Books I Read in 2015

I’ve gone back and forth internally about posting my reading list for 2015. The most persuasive argument thus far being “Who the fuck cares what I read?” That, however is the central dilemma, native to all writing having to do with one’s self. Where do you get the nerve to think that’s worth writing down? I’ve worked hard to ignore that thought though, because in the end, all writing is an act of narcissistic courage. Look what I have to say! I exist!

On the pro side, last years post – Books I read in 2014 – surprisingly, gets a fair amount of traffic. So the answer to the question above is apparently, 76 people care what I read in 2014.

So while I continue to work on other things to post here, things that I’m excited to show you, I’m going to alter the form a little bit. I’ll still list the books, but I’ll only comment on some of the high and low points, as opposed to posting all of the reviews (which I do as a matter of habit now).

I am still a disappointingly slow reader. I only finished 25 books this past year.

Here are the High Points, the books I liked.

I am apparently, a fan of Andre Dubus III. I really enjoyed both of his books:

The Garden of Last Days and Townie

I was not as hot on his other book Dirty Love

I agreed with everyone else’s “Best of” lists in that Between the World and Me by Ta-Nehisi Coates was a brave and original work by an exciting author.

I enjoyed the late David Carr’s The Night of the Gun and also James Wambaugh’s crime classic The Onion Field. I am going to seek out the movie on DVD. I had some problems with Jonathan Lethem’s The Fortress of Solitude but overall I was pretty impressed. Good shit.

As much as I might care not to care, I can’t help the fact that I’m a Nirvana groupie. I love/loved Kurt Cobain, thus I really enjoyed reading I Found My Friends: The Oral History of Nirvana by Nick Soulsby. I look forward to his new book on Cobain’s relationship with the media later this year. If you aren’t aware of it his site – http://nirvana-legacy.com/ – there’s a lot of stuff to read there if like me, that’s your thing.

My friend Joseph Naus wrote an extremely engaging memoir about his run in with the law and alcohol/sex addiction called Straight Pepper Diet. It’s definitely worth a read, it’s some high octane shit.

I’m a huge Richard Price fan but wasn’t ecstatic about The Whites, the book Richard Price wrote under the nom de plume Harry Brandt. It’s a fun read but not his finest work.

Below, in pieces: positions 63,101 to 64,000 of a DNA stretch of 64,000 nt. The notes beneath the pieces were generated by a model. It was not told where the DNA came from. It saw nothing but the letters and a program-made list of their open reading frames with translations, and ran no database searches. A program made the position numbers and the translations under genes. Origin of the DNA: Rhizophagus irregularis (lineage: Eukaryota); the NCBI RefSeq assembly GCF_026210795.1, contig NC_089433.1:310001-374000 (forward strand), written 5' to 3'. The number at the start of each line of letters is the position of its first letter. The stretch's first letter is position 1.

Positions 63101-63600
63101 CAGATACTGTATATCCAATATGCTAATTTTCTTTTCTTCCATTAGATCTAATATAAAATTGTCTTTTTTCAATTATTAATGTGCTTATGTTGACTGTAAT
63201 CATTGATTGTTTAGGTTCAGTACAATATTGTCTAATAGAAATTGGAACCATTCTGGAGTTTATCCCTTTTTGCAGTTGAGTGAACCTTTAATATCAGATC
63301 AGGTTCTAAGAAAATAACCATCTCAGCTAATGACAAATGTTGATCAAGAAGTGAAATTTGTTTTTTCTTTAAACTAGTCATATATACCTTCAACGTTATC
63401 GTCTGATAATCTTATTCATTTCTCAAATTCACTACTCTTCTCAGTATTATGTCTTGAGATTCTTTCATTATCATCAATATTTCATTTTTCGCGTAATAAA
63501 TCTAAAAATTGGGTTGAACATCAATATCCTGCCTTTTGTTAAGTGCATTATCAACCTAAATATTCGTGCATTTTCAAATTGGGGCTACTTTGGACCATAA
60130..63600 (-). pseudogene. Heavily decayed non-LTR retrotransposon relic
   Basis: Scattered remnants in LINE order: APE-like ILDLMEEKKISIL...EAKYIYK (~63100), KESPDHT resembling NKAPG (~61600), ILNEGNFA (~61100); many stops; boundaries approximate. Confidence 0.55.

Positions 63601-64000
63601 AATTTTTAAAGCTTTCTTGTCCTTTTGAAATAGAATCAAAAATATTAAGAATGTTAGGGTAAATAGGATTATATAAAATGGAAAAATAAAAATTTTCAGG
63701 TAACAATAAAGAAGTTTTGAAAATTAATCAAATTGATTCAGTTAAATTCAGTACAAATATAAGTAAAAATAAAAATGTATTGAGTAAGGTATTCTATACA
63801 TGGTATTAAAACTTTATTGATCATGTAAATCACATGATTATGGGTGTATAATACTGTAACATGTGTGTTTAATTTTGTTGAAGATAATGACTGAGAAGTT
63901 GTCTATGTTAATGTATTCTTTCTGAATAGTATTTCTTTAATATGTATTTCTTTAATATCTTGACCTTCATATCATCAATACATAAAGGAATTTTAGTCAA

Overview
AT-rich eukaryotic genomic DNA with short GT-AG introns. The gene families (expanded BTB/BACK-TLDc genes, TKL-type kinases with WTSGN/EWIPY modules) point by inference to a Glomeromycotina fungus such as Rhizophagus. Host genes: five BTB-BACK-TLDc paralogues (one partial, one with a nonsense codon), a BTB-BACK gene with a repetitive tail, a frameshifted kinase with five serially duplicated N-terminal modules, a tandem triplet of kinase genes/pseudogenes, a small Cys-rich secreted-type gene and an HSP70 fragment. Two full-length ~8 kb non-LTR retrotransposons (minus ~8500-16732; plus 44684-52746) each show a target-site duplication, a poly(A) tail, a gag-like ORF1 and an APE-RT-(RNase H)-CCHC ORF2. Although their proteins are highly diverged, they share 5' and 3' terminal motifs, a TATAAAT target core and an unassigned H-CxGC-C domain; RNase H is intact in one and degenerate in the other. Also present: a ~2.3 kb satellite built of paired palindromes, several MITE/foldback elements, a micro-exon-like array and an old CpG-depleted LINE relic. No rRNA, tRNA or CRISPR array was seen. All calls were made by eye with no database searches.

Oh yeah, I finally caught up with the rest of the world and finally exposed myself to George Saunders’ genius. The Tenth of December just about blew my mind.

I also stumbled across an Irish writer by the name of Colin Barrett, who wrote an impressive book of short stories called Young Skins: Stories that I enjoyed.

I picked up a copy of Jack London’s Sea Wolf on this guy’s recommendation and it was great. There’s a reason they call them classics.

I also finally got around to reading Pimp: The Story of My Life by Iceberg Slim. This was something I’ve been meaning to do for about 20 years. I recommend you do so as well. It’s dated but that kind of works in its favor. The humanity shines through.

These are the Books I did not think were worth reading. Don’t waste your time on these.

The last book I read in 2015 was Hunger Makes Me a Modern Girl by Carrie Brownstein. I like Portlandia and I’m a mediocre Sleater Kinney fan. This book felt like an exercise in dancing around the truth, self-obfuscation and vocabulary showboating.

I try not to negatively review books on Amazon and stick to positive reviews on that site, but when I called Cheetah Chrome a knuckle dragger while reviewing Cheetah Chrome: A Dead Boy’s Tale: From the Front Lines of Punk Rock and it seems to have struck a nerve. A few people took time to recommend the review. It’s fun to call someone a knuckle dragger.

For some unknown reason I forced myself to finish The Circle by Dave Eggers. I’ve liked his work in the past but this one left me bewildered. Why? Just everything about it. Why?

I revisited A Separate Peace by John Knowles. I hated it. Why did somebody make me read this when I was in school? Do they still inflict this outdated relic on kids?

Lastly, time has not been kind to The Secret History by Donna Tartt. I thought that shit was pretentious and dumb.

And finally here are the books I didn’t feel too strongly about one-way or the other. These are the mediocres.

I wanted to like Girl in a Band by Kim Gordon more.

The Given Day by Dennis Lehane was alright, if a bit long. This was my first Lehane. I was hoping for more.

At Last (the final Patrick Melrose novel) by Edward St. Aubyn. I was sad (this) the weakest of the series was the last. Still, in some ways it felt appropriate.

For some reason I wrote a long review of Whiskey Tango Foxtrot by David Shafer.

The Black Count: Glory, Revolution, Betrayal, and the Real Count of Monte Cristo by Tom Reiss was vaguely interesting. Went on a bit long for my taste.

All Involved by Ryan Gattis was pretty good.

When I Stop Talking, You’ll Know I’m Dead – Useful Stories from a Persuassive Man by Jerry Weintraub with Rich Cohen. I’m not sure if it’s worth the time. Maybe.

Until 2017…

One comment

  1. raybarnhart1968

    I think I read The Secret History in 2015 too. That I can’t be sure speaks to my own assessment.

    I think A Separate Peace is only good if you’re 15 and secretly in love with your male best friend. Also, want to murder him a little.

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